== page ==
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BDY Border Wide Coordination Meeting
Rice Farming 1_MRML
Nutrition Camp -based Staff Shows Baby Bright Package _MRML
Youths Helping Their Parents In The Community Garden , Mae La

Ban Don Yang

Nonglu Sub-district, Sangklaburi District, Kanchanburi Province

Distance from Border
Less than 1 km

Distance from Sangklaburi
31 km / approx. 1 hour driving time (through the village of Huai Malai)

Distance from Bangkok
430 kms / approx. 6 hours driving time

Car: All-year-round access; requires 4WD in rainy season
Phone: Mobile phone coverage only behind the “Or Sor” checkpoint at camp entrance.

Camp Geography
Area 70 acres (11 ha)

Introduction and History

Camps Don Yang 894X300

‘Ban Don Yang’ means ‘rubber tree village’ in the Thai language. Around 94 percent of the population of Ban Don Yang is ethnic Karen/Kayin.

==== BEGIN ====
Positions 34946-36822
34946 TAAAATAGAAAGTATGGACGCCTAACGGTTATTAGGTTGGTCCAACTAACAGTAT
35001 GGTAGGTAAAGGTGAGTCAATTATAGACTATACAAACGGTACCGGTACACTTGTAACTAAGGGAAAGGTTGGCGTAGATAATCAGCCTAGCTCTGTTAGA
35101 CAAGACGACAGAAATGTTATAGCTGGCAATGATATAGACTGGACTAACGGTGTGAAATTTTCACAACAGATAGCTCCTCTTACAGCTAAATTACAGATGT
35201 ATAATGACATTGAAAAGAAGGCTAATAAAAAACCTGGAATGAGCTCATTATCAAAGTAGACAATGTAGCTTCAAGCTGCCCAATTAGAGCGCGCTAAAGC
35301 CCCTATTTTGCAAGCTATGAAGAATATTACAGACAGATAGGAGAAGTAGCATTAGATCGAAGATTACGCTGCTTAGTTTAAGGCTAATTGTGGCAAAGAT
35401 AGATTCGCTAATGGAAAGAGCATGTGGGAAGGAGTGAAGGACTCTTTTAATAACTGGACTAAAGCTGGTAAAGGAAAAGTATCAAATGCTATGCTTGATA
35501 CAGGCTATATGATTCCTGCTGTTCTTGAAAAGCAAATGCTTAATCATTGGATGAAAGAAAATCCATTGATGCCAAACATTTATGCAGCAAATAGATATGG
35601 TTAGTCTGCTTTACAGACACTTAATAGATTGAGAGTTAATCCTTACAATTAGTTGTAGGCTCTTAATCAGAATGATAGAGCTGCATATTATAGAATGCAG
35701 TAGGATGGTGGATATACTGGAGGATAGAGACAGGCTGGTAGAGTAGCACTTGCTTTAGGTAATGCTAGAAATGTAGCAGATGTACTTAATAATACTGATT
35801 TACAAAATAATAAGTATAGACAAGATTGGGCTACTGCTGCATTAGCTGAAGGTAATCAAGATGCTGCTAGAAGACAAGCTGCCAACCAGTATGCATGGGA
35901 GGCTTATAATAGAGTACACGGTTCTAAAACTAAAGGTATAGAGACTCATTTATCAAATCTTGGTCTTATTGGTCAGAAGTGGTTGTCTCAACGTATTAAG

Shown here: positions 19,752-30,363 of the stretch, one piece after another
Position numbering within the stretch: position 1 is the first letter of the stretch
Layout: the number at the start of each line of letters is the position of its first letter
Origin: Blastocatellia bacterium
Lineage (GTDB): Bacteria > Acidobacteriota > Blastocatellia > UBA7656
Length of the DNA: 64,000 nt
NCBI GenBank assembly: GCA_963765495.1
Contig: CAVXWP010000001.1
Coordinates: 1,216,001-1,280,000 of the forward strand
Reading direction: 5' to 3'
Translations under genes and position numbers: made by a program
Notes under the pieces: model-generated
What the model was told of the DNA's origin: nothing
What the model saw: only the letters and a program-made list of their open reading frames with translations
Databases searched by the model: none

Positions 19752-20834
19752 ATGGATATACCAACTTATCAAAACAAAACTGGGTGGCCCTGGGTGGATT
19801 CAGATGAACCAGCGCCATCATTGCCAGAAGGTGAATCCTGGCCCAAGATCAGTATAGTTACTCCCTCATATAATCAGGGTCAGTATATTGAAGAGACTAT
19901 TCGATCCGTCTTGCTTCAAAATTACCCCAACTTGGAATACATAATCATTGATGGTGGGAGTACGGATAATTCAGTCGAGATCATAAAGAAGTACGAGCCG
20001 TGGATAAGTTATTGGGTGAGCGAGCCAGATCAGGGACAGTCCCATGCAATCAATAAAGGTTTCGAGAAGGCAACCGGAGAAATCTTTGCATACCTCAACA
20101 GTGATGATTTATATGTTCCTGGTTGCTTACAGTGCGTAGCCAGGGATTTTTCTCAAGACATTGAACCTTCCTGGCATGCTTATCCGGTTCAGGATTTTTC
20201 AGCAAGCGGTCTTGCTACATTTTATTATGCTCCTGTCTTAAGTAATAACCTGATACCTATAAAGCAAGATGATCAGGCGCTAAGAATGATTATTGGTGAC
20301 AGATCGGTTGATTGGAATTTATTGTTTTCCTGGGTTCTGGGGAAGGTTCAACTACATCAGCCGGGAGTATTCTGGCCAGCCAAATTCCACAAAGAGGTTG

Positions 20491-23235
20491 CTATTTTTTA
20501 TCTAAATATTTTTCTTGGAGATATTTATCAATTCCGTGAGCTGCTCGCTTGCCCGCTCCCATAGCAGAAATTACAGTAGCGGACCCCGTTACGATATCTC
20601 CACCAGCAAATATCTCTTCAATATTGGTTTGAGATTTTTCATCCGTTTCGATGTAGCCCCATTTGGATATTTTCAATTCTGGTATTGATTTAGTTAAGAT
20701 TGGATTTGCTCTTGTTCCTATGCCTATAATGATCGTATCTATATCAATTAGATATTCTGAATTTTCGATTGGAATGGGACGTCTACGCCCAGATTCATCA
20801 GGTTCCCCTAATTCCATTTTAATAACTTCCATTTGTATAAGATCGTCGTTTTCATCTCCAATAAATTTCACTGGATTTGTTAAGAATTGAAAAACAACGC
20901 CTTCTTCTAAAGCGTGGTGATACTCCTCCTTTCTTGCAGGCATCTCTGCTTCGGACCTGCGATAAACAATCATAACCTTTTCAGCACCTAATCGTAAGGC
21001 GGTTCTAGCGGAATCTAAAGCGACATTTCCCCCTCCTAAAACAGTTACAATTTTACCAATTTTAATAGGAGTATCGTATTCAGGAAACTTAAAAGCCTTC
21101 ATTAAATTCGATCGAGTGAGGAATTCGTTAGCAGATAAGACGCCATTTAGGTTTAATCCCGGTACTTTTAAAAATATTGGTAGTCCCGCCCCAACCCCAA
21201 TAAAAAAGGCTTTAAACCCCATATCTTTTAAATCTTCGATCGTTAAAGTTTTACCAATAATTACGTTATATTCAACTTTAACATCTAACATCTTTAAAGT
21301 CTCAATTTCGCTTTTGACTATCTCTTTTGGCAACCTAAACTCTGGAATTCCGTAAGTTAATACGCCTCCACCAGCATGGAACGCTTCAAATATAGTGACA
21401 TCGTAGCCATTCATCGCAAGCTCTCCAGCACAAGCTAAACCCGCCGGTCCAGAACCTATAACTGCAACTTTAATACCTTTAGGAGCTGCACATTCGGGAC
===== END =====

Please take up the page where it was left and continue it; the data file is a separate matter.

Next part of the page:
Ban Don Yang camp was formed in May 1997 from two former sites, Thu Ka and Hti Ta Baw. These former sites straddled the border and were relocated after offensives in Tenasserim Region and Dooplaya District in February 1997. Initially, living conditions were very rudimentary, with plastic sheeting for roofing and lack of adequate space between dwellings. Nowadays, houses have more suitable grass thatch roofs.

The camp lies directly opposite the Mon resettlement site of Halockhani – a collective name for an area consisting of 5 specific resettlement sites – which lies less than a kilometre away.

Due to its isolated location, the camp is off the mains electricity grid. The camp office and health and education centres have access to power from electric generators. Some households also have access to these to recharge vehicle batteries to power residential lighting.

Breakdown by Age
<5 Yrs 12.4%
5-17 Yrs 35.4%
Adult 52.2%
Breakdown by Gender
Female 51.1%
Male 48.9%
Breakdown by Ethnicity
Karen/Kayin 94.9%
Burman 2.2%
Other 2.9%

Resettlement (Source: IOM)

In 2005, the Royal Thai Government gave approval for resettlement opportunities to be offered to camp residents. As of December 2013, 2,586 persons had departed from the camp. The majority had resettled in the USA.